A better performance is forecast for silver, however, with the metal tipped to pull back more lost ground against gold.
The average gold price prediction returned by the poll of 34 analysts and traders conducted this month stood at $1,334 an ounce, versus the metal's current 2018 average of $1,332.
The respondents' forecast for next year, of $1,352 an ounce, represents an uplift of only 1 percent from this year's levels.
"We expect gold to maintain a sideways to higher stance," Harish Galipelli, head of commodities and currencies at Inditrade Derivatives & Commodities in Mumbai, said.
"The recent geopolitical developments might support a faster appreciation in gold, but otherwise the pace (may) be more moderate."
The full-year price forecast of the Reuters January 2017 gold poll, of $1,250 an ounce, was less than 1 percent from last year's actual average of $1,258 an ounce.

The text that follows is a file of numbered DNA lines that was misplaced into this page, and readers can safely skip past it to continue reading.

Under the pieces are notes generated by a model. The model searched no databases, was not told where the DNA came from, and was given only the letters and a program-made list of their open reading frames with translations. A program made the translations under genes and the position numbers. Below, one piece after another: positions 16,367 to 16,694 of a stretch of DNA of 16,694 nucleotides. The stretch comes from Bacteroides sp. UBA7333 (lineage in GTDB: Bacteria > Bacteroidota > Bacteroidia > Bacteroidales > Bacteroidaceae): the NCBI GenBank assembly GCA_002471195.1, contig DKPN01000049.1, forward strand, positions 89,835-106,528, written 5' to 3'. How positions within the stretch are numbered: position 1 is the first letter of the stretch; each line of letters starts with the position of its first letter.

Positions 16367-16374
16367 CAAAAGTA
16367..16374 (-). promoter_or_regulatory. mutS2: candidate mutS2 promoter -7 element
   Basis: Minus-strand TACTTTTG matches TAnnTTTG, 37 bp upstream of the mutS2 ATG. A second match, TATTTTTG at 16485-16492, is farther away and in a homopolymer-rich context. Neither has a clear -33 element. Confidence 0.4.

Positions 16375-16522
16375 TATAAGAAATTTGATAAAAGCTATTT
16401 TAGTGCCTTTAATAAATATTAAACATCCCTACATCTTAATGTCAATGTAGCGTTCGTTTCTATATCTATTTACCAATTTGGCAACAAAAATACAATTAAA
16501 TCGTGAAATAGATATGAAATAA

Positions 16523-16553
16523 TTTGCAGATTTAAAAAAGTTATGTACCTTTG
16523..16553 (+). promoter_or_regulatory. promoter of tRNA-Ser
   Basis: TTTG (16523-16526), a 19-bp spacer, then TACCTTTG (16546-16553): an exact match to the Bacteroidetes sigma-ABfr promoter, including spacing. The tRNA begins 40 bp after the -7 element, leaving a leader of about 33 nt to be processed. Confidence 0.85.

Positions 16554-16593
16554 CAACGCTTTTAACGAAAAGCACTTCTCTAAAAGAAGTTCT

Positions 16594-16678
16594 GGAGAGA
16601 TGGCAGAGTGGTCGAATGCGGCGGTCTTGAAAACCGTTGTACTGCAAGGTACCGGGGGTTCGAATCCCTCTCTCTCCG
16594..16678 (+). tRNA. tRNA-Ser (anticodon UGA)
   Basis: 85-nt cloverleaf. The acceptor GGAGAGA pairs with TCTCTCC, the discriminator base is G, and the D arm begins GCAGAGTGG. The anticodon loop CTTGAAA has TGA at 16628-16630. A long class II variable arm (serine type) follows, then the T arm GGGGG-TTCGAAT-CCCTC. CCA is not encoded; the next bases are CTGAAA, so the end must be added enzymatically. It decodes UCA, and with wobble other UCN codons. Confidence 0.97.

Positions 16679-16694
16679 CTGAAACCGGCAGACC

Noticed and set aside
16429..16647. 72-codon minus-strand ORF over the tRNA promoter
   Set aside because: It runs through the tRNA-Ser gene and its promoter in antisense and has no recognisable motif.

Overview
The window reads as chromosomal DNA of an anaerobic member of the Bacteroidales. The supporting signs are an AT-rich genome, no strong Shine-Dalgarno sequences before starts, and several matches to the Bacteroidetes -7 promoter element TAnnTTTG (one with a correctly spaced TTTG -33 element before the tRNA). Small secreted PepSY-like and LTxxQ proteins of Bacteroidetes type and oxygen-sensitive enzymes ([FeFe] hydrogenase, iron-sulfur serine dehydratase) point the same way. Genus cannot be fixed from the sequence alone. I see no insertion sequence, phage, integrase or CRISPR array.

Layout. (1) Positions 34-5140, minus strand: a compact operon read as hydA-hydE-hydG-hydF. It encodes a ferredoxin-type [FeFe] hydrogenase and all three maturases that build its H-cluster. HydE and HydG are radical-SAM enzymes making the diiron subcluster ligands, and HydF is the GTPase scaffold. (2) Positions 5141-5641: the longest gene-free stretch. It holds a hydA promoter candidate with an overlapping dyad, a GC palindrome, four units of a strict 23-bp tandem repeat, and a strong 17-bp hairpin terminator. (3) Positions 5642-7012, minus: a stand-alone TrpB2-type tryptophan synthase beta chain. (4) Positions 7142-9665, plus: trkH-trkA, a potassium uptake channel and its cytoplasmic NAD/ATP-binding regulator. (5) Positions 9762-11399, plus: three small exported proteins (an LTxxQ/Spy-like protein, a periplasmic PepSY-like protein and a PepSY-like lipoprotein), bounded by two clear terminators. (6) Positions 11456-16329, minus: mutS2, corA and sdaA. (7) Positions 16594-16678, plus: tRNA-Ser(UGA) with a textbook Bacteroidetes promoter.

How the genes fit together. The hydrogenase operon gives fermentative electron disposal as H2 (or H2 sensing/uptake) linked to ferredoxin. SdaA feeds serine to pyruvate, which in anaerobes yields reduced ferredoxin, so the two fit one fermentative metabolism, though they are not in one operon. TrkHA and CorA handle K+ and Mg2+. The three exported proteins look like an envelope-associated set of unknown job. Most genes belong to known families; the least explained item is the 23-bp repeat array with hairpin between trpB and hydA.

Gold has held between $1,300 and $1,366 an ounce since mid-January, with conflicting factors hemming it in a narrow range.
Rising rates tend to weigh on gold as they increase the opportunity cost of holding non-yielding assets.
Poll respondents trimmed their average silver forecast for 2018 to $17.28 an ounce, from $17.43 in a similar survey conducted in January, but the prediction remains well above the metal's year-to-date average of $16.72.
Next year silver is expected to average $18.00 an ounce, up nearly 5 percent from 2018's level.
The forecasts suggest the gold/silver ratio, or the number of silver ounces needed to buy an ounce of gold, will pull back to an average 77.2 this year from 79.9 currently. Analysts have been expecting the ratio to ease after it hit a two-year high above 81 in early April.
"Each time the gold/silver ratio has risen above 75, a mean reversion has been driven by silver prices rising rather than gold prices falling," Standard Chartered analyst Suki Cooper said.
"However, silver lacks retail investment demand support. Silver tends to outperform when both industrial and investment demand are growing. We expect silver prices to catch up as the year unfolds given robust industrial demand, slowing mine supply and a weaker dollar."